Members of the ruling Labour Government were opposed to the King’s portrait being used on Australian stamps, however, with Charles Frazer, the Postmaster-General, believing that every letter leaving Australia should bear an ‘advertisement of the country on its stamp’. As Frazer believed that a stamp picturing the British monarch did not represent the new nation, he favoured a stamp uniting a kangaroo and a map of Australia. Highlighting the extremely political nature of the controversy, the new conservative government, upon election in June 1913, commissioned a new series of stamps to replace the Kangaroo stamp, with the George V Portrait 1d released in December 1913.

Ironically, considering the stormy debate surrounding the creation of Australia’s first two stamp types, the Kangaroo & Map series and the George V Portrait series would co-exist for the best part of a quarter of a century!

Australia’s first stamps in pure GOLD!

A lavish, prestigious tribute to the 100th anniversary of Australia’s First national philatelic series, launched in 1913, this breathtaking presentation comprises massive versions of the nation’s first stamps – crafted from pure 24-carat GOLD!

Perfect recreations of these historic 100-year-old stamps, the 1913 Kangaroo & Map 1d and 1913 George V Portrait 1d look absolutely sensational when crafted from the world’s favourite precious metal. Measuring 75mm x 58mm, and therefore much, much larger than the original stamps, this glittering golden duo is superbly presented within a solid acrylic stand – ideal to display your prestigious new acquisition.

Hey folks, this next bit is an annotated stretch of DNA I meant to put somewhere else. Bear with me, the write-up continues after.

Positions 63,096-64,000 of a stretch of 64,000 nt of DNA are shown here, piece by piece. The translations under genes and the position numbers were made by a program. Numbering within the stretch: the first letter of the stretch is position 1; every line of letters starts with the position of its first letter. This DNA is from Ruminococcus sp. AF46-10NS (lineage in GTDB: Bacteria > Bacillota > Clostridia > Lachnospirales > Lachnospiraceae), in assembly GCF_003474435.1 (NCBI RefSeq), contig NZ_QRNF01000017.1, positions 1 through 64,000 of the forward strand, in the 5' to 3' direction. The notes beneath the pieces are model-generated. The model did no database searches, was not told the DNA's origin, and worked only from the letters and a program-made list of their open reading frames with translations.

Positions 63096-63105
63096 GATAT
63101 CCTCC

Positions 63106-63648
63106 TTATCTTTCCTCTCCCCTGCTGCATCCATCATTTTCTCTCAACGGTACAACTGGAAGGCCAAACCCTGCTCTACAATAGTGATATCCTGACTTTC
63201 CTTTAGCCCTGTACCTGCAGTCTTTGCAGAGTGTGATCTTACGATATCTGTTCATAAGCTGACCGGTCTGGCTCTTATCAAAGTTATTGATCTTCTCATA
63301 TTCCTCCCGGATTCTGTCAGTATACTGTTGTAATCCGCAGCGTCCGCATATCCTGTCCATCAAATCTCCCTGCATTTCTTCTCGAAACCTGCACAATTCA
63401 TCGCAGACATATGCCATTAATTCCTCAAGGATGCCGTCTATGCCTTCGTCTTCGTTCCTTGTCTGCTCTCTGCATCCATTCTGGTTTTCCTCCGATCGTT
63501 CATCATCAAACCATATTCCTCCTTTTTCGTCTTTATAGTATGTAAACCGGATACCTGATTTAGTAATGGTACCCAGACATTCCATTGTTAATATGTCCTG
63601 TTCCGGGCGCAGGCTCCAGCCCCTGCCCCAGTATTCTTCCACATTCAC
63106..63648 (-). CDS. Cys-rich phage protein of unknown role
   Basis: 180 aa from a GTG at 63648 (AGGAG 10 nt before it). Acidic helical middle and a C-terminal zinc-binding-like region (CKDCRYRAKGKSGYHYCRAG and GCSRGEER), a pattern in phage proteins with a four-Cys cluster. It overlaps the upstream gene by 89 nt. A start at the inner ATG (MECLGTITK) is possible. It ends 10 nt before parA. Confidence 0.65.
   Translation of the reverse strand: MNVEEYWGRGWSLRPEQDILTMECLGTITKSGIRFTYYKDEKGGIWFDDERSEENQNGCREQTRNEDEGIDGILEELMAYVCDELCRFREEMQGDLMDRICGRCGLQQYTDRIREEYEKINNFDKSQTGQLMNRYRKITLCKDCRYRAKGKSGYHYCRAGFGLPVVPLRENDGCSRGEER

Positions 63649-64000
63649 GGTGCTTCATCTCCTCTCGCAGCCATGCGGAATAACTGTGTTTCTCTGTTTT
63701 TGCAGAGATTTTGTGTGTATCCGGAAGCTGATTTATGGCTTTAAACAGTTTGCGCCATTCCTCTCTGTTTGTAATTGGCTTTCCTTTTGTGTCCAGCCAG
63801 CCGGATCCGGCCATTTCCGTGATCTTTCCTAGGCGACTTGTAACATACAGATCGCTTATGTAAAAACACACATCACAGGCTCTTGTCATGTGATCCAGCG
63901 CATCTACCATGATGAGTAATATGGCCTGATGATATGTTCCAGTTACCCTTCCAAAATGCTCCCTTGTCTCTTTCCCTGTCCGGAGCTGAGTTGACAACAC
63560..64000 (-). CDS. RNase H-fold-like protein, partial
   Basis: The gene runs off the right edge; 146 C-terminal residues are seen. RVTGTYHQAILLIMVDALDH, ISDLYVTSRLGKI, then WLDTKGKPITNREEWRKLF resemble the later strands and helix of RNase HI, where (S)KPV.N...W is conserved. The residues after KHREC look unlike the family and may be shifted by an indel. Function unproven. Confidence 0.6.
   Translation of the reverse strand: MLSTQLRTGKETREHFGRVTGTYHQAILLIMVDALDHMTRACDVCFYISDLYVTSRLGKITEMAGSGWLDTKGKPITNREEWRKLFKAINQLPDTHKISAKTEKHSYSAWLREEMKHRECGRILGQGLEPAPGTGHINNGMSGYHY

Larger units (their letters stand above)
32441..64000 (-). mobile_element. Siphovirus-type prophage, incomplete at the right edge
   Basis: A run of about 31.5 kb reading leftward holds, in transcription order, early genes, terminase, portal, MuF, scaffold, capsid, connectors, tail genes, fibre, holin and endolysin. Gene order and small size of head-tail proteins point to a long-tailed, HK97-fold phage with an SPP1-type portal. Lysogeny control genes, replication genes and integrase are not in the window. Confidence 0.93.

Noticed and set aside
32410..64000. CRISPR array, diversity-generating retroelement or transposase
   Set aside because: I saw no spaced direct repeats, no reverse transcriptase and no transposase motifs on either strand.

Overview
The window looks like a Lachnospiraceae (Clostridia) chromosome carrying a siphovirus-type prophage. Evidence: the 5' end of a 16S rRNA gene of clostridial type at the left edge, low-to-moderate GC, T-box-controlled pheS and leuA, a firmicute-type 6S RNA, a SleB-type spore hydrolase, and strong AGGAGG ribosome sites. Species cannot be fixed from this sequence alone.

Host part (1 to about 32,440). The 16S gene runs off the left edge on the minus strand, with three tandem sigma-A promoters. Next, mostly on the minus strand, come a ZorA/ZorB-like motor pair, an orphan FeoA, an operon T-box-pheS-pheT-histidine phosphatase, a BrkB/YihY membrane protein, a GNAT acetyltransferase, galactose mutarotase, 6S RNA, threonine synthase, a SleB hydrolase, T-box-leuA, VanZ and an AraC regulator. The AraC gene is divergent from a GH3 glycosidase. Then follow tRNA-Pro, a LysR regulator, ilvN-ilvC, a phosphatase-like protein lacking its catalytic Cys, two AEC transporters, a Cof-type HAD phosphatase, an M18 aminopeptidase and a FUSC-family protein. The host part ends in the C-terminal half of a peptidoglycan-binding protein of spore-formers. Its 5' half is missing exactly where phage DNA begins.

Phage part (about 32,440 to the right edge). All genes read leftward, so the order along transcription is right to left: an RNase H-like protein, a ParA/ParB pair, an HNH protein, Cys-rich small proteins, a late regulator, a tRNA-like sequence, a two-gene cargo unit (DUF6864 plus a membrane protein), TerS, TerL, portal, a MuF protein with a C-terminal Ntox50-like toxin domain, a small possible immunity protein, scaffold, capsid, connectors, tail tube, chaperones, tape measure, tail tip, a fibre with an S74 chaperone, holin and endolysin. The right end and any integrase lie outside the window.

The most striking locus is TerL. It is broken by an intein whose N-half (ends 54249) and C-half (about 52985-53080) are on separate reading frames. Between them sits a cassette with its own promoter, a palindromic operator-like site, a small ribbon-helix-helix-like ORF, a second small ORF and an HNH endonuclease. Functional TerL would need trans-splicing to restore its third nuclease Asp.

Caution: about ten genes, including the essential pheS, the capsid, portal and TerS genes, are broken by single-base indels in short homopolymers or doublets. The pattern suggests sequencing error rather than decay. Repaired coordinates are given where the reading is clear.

Perfect for the home or office, and excellent collector value at A$175, each 24-carat gold stamp set is accompanied by examples of the original stamps – valued at A$14.95 but yours for FREE!

  • Comprises recreations of Australia’s first two stamps – crafted from 24-carat gold!
  • Bigger than the original, each gold stamp measures a massive 75mm x 58mm
  • Includes FREE original examples of Australia’s first two stamps – valued at A$14.95!
  • Fantastic value-for-money at an affordable A$175
  • Beautifully presented within a high-quality, solid acrylic display stand, housed within a sturdy outer box

. . . and get the original stamps for FREE!

Buy the sensational 24-carat gold stamps above, and receive the ‘First Australian Stamps Pack‘ – valued at A$14.95, but yours for FREE!

Now available to purchase online via

Australia Remembers…

Marking the 70th Anniversary of the first wartime attack on Australian Soil, February 19 1942 saw 242 Japanese Planes launch the first of their 64 attacks on Darwin. An initial siege that lasted a mere 40 minutes, devastatingly stole the lives of more than 243 people – February 19 2012 marks beginning of the war on Australia.

Forced to leave the side of our Mother Country, 41 years after federation, Australia strengthened its alliance with the United States to combat what has now been described as Australia’s Pearl Harbour. With much focus protecting the northern border of Australia, on May 31 1942, three Japanese midget submarines, five large mother submarines and two sea planes attempted to invade Sydney Harbour. An attack that was of limited success with only one of the submarines firing its torpedoes, missing the intended target and instead hitting the depot ship, HMAS Kuttabul – fear began to penetrate the once believed invincible Australian culture.

Issued to mark the 70th Anniversary of the start of these attacks, the Royal Australian Mint has issued three unique Australian legal tender releases commemorating those who lost their lives protecting our borders.

Never to be issued into circulation, to secure the 2012 50c and 20c Shores Under Siege trio – head on over to today!